Below is a more refined version of Ruth’s ideal user flow when using the online store. She now has the added option to collect from store (for when her purchases do not qualify for free delivery or when the product is OOS or if she doesn’t have the time to browse products in store) or reschedule her delivery through the online store (a more automated process compared to call or email) provided the order has not left the warehouse yet.
We also conducted a Heuristic Evaluation of the existing site to pinpoint problematic areas, and a Competitive Analysis to sieve out features that could enhance a customer’s experience or increase sales on the MUJI’s online store. By mapping out our key Persona’s journey, we could also identify areas of opportunity that we could improve on with the online store.
To this end, we honed in on a few key issues we had to address with the redesign:
Colour options were not displayed upfront when browsing. You could only look at the other colour options when you click into the product page
Main site’s global navigation and product-specific landing page direct users out of the online store and into dead-ends.
Online store’s content was lacking and disconnected from MUJI’s other channels.
Lack of MUJI’s values and human touch in the design.
Suggest complementary pairings between products and to help users better visualise how the product would look like in their home or office.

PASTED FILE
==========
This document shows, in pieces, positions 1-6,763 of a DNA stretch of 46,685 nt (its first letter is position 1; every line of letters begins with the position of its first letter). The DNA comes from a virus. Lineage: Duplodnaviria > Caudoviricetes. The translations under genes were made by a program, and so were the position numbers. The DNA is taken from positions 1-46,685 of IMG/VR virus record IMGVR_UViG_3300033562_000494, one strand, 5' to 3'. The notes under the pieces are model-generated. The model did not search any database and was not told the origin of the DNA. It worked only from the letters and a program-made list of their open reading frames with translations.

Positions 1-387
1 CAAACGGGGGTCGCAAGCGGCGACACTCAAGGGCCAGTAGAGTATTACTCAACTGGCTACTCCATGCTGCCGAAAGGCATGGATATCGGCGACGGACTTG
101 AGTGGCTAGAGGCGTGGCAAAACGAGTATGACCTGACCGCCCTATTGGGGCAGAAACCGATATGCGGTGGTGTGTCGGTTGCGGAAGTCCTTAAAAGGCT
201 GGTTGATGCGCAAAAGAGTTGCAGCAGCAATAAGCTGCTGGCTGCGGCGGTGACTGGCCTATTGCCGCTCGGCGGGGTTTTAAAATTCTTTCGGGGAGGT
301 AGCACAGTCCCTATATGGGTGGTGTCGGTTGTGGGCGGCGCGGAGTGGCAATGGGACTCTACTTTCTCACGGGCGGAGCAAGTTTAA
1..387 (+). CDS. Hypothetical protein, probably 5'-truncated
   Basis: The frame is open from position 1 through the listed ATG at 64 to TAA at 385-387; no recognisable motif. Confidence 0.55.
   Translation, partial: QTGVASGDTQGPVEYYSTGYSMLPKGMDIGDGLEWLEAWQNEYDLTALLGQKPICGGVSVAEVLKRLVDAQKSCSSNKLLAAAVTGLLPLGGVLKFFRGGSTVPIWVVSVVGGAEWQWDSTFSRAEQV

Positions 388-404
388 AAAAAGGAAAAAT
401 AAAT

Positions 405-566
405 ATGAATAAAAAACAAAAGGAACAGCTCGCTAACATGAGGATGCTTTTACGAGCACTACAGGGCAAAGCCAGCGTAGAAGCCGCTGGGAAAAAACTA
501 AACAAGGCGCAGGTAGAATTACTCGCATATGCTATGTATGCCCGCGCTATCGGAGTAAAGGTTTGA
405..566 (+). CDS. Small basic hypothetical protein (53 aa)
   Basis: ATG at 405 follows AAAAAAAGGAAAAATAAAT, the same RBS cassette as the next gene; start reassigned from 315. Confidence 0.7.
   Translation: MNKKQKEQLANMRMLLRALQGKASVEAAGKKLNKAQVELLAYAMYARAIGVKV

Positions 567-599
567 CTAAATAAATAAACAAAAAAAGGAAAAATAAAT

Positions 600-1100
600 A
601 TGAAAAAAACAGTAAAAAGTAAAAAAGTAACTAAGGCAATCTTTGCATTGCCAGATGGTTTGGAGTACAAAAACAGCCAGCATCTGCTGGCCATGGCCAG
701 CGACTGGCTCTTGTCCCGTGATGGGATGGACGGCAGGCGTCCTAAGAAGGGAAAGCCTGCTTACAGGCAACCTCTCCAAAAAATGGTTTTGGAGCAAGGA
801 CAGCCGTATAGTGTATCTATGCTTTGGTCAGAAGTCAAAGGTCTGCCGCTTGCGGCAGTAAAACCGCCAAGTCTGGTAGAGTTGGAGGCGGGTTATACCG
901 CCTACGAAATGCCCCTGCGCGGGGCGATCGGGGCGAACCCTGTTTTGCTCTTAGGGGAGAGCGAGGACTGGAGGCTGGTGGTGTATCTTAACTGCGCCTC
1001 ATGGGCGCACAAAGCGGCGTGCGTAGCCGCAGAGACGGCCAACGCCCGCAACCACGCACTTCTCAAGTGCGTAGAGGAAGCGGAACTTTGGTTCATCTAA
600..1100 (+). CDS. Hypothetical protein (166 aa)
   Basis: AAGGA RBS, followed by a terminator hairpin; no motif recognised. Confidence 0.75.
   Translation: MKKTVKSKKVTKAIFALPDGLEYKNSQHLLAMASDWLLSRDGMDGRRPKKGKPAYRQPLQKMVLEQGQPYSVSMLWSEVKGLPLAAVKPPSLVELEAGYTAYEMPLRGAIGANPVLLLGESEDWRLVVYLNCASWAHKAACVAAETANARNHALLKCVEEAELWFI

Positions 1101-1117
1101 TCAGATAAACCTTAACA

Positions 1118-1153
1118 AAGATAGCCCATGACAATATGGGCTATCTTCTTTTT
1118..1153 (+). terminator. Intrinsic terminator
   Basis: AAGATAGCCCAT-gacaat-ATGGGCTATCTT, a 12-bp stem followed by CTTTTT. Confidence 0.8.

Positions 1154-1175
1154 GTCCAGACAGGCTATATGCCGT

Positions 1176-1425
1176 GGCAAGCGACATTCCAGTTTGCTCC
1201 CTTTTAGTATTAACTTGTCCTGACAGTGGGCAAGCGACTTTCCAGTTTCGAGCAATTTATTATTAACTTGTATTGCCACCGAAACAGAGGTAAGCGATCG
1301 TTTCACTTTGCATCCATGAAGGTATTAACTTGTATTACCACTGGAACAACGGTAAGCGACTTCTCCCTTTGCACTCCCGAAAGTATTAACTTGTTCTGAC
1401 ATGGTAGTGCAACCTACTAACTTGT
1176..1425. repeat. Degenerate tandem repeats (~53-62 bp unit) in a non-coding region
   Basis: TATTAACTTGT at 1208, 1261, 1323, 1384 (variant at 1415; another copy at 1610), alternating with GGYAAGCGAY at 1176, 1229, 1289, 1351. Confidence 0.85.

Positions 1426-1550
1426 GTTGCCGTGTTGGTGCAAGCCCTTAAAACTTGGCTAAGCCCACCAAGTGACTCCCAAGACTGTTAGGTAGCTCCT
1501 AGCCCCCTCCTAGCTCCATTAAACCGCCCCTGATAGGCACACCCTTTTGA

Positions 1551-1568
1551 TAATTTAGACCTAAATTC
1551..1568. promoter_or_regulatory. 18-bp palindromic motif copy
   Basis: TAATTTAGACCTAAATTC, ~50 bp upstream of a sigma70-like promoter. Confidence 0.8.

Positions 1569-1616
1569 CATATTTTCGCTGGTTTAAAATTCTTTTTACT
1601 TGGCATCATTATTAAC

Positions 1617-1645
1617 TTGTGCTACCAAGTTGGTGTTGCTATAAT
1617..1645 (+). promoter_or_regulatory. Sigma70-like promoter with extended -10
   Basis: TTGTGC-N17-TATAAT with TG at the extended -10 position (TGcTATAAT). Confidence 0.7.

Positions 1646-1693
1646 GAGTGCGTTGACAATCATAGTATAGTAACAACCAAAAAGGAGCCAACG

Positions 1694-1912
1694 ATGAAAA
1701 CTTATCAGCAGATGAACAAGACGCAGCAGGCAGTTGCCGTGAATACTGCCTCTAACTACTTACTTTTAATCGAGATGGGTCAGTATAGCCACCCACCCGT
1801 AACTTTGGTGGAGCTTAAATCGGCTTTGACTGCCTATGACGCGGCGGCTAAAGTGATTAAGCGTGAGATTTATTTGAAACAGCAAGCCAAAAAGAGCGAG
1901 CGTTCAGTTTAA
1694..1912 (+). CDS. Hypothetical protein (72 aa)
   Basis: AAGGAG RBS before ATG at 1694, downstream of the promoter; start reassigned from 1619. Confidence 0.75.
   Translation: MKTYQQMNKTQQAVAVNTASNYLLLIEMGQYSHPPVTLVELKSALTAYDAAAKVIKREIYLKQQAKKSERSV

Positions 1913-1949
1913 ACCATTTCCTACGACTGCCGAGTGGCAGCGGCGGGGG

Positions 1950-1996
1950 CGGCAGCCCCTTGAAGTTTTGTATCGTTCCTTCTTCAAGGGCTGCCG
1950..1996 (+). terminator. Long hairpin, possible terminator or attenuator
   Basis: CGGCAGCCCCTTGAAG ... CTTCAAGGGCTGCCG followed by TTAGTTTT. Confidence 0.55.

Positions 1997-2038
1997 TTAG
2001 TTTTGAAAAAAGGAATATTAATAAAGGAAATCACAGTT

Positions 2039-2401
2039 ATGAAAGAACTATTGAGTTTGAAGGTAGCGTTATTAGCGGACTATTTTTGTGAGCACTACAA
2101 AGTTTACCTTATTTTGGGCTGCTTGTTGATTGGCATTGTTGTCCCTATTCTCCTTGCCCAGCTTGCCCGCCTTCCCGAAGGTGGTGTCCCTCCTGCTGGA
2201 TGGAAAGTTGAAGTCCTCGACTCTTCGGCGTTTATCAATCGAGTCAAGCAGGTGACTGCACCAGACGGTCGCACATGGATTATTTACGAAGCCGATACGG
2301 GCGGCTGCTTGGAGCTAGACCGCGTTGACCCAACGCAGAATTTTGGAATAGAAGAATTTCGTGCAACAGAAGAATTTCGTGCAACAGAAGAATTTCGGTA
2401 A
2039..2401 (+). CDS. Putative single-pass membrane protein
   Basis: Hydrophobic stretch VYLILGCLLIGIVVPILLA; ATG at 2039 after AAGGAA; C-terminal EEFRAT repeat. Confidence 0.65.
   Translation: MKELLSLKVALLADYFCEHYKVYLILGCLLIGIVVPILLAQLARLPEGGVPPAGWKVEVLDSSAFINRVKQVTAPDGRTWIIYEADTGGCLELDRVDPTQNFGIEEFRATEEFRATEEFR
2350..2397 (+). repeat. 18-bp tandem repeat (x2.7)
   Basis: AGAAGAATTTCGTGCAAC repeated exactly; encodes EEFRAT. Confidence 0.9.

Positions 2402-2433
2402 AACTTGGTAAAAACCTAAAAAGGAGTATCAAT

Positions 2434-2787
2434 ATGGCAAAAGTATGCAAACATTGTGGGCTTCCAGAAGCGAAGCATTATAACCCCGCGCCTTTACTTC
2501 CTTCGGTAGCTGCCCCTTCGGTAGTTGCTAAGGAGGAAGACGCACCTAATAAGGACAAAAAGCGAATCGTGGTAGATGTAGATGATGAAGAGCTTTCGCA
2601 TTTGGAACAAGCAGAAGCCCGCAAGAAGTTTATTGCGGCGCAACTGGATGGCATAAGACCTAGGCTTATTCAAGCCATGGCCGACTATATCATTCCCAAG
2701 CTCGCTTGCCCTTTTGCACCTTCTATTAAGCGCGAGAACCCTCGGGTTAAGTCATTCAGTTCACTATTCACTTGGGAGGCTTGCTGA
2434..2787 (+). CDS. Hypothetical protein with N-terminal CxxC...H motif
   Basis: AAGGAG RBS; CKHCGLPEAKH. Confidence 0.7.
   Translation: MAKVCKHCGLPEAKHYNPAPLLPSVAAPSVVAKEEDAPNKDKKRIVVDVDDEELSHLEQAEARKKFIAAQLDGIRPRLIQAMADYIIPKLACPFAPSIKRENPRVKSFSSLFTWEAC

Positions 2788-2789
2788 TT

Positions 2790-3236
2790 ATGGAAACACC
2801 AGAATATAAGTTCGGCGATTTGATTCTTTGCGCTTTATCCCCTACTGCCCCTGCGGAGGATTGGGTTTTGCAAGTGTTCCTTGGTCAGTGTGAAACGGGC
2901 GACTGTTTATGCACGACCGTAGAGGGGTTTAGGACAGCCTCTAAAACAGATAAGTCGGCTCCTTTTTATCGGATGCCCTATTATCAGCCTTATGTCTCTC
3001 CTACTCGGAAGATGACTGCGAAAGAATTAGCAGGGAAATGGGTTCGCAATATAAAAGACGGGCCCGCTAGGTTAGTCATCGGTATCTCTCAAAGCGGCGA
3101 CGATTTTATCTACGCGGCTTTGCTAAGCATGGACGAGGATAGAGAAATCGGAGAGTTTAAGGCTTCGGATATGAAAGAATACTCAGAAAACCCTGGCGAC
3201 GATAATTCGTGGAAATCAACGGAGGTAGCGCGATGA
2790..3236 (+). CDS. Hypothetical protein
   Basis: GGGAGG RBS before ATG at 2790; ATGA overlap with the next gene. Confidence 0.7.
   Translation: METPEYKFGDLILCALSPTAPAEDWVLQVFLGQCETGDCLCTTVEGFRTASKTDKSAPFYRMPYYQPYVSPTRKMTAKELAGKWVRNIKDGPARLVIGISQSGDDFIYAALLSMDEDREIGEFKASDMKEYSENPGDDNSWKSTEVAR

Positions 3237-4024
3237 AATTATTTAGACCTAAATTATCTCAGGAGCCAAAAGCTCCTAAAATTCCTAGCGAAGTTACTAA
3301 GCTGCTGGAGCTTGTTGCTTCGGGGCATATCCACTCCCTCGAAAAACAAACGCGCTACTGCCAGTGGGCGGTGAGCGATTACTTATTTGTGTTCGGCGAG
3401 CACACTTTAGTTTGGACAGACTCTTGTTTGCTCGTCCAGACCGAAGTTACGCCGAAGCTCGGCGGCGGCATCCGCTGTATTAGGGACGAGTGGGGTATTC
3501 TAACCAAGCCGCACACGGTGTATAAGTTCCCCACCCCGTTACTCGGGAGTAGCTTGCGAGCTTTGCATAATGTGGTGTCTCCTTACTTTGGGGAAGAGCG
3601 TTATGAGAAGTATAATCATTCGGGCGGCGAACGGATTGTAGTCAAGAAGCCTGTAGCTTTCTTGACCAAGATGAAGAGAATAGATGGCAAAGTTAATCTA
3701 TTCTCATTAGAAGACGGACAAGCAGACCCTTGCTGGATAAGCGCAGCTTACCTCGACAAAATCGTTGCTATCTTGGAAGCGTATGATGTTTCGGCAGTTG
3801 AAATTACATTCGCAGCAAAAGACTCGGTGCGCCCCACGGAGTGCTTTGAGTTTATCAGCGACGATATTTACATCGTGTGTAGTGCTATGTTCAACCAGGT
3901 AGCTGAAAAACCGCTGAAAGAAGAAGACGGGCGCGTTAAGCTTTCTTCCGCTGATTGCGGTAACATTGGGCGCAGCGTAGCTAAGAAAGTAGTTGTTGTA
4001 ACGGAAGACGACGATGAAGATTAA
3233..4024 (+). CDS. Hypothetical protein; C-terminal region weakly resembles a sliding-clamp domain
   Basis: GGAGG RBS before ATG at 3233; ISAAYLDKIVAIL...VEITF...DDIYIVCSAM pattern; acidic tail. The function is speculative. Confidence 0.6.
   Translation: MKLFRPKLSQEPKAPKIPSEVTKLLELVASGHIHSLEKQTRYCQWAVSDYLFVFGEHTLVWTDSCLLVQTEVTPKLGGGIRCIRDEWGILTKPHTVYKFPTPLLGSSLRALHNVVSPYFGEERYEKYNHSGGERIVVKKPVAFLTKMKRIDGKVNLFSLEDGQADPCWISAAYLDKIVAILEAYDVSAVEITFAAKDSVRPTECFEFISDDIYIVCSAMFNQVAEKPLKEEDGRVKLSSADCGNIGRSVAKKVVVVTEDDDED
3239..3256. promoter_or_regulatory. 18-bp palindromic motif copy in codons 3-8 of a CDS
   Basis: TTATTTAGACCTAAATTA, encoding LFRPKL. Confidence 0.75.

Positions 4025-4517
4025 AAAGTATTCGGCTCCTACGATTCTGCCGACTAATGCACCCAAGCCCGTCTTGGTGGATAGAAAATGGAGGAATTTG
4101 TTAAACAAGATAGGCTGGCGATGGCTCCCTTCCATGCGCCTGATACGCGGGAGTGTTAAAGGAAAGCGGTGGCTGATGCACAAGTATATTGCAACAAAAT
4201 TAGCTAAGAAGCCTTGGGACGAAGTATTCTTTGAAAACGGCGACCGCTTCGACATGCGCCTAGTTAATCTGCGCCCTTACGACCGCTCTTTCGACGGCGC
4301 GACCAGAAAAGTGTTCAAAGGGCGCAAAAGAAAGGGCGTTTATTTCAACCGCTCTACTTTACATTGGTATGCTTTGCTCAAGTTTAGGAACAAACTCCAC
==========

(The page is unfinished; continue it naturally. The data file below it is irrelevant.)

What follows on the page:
Redesign Information Architecture of the site to reduce confusion due to duplicated and unstructured categories.
Improve on online store’s delivery process.
Integrate online store presence into physical stores.
03 | The Solution
Design Studio is a pretty easy and effective way of generating lots of ideas and validating them in very little time. The tough part is having to decide on just one. As we were strapped for time, we decided to start working on the wireframes and iterate the design as we went along.
Working on a ‘responsive’ design meant that we had to consider mobile, tablet, and desktop interfaces at the same time while still maintaining the user’s flow. This was particularly difficult to achieve as smaller screen sizes meant that less information is shown on the screen at any one time and relied more heavily on intuitive gestures (eg. pinching, swiping). Mobile screens also present information more linearly, as the user’s field of vision is limited to the width of the screen and the (mostly) vertical scrolling. On a desktop screen however, there are a myriad of areas a user can look at (or miss).
We were also working mobile-first on this project for a few reasons and assumptions:
The point of discovery of the online store is at the physical store, through social media, or e-mailers.
Our busy Personas are more likely to browse and purchase from the online store if it were optimised to their devices.